In Depth Analysis: MPs State-Funded Tourism
In spite of public disapproval, members of the House of Representatives (DPR) continue to go on ‘working journeys’ abroad, contending that they are attending conferences or collecting information for revising laws.
25 members of DPR made such a visit to Morocco, and then intended to go to Spain. This activity was funded by the Ministry of Environment and Forestry (KLHK). Their main agenda was supposedly to attend the 22nd Climate Change Conference and 12th Kyoto Protocol Conference in Morocco on 7-18 November 2016.
In Spain, they proposed two agenda items. First, members of DPR’s Commission IV were to visit the Ordesa National Park in Huesca, Spain, to collect information for Law Number 5 of 1990 regarding Biological Natural Resource Conservation. Second, members of DPR’s Commission VII were to visit wastewater treatment installation in Madrid. This visit proposal was approved by the Speaker of DPR, Ade Komarudin, as it did not use DPR budget, even though the continuing visit to Spain was ultimately cancelled.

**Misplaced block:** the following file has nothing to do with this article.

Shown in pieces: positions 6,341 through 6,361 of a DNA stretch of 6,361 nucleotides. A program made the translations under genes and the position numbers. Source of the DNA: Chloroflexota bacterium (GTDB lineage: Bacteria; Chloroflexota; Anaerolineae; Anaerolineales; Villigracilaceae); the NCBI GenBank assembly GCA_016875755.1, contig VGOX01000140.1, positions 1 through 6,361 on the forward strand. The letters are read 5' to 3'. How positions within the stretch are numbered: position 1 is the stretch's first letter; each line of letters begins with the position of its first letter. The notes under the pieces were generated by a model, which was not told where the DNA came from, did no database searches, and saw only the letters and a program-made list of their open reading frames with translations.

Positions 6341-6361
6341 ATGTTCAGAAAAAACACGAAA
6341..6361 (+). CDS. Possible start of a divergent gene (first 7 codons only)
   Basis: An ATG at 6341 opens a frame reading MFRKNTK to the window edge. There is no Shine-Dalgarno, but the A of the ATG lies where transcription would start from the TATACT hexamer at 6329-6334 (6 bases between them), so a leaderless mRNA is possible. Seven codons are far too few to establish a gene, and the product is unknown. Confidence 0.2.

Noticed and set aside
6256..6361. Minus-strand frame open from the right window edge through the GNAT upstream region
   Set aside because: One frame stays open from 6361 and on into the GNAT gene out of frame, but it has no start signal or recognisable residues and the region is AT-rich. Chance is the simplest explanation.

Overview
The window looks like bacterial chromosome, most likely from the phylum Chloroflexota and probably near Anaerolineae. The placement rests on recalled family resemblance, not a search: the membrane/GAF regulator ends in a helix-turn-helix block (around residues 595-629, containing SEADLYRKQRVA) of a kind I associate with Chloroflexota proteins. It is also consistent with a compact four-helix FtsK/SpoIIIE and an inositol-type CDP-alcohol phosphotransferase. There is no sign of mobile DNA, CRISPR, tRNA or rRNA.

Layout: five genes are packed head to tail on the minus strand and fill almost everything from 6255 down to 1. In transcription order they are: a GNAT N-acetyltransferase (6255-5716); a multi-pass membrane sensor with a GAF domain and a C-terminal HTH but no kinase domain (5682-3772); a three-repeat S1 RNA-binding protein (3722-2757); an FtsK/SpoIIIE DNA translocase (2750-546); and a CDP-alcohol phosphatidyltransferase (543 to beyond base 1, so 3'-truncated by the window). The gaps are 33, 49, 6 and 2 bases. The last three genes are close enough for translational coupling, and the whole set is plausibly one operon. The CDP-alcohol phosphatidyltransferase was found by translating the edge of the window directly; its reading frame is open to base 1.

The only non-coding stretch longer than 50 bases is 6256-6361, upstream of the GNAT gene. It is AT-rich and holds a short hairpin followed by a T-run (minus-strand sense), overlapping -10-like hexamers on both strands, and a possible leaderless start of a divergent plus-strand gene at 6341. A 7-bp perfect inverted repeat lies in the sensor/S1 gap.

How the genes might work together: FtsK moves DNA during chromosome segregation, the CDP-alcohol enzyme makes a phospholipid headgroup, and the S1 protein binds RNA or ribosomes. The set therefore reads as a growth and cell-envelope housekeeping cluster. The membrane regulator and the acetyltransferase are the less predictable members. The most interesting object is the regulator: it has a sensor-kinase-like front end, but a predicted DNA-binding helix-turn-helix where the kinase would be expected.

Additionally, 15 MPs from the Special Committee on the Revision of the Anti-Terrorism Law sought a visit to UK. They did not use the term ‘working visit’, but a ‘diplomatic visit’. The purpose was to conduct a comparative study with the UK that has a body that oversees the performance of anti-terrorism law enforcement agencies. The visit was supposed to be funded by the DPR Secretariat General. However, this proposal was rejected by the Speaker of DPR.
MPs have tried various ways to make their ‘working-sightseeing visits’ abroad to be paid for by the state. This despite the agreement on 18 January 2016 between the leadership and all DPR fractions to limit such visits. This agreement was intended to save IDR 139 billion while increasing the legislative productivity of MPs. To date, DPR has only managed to pass nine out of 50 draft legislations listed in the national legislative program as 2016 priorities. However, this agreement apparently failed to stem the MPs touristic desires.
The DPR still has much homework to do than sightseeing abroad. There is no proven direct correlation between the MP visits abroad and their productivity. The lack of integrity, morals, ethics, and sensitivity of DPR members in matters that please their self-interest that bring no benefit for the nation’s prosperity will continue to undermine the public trust for the institution.***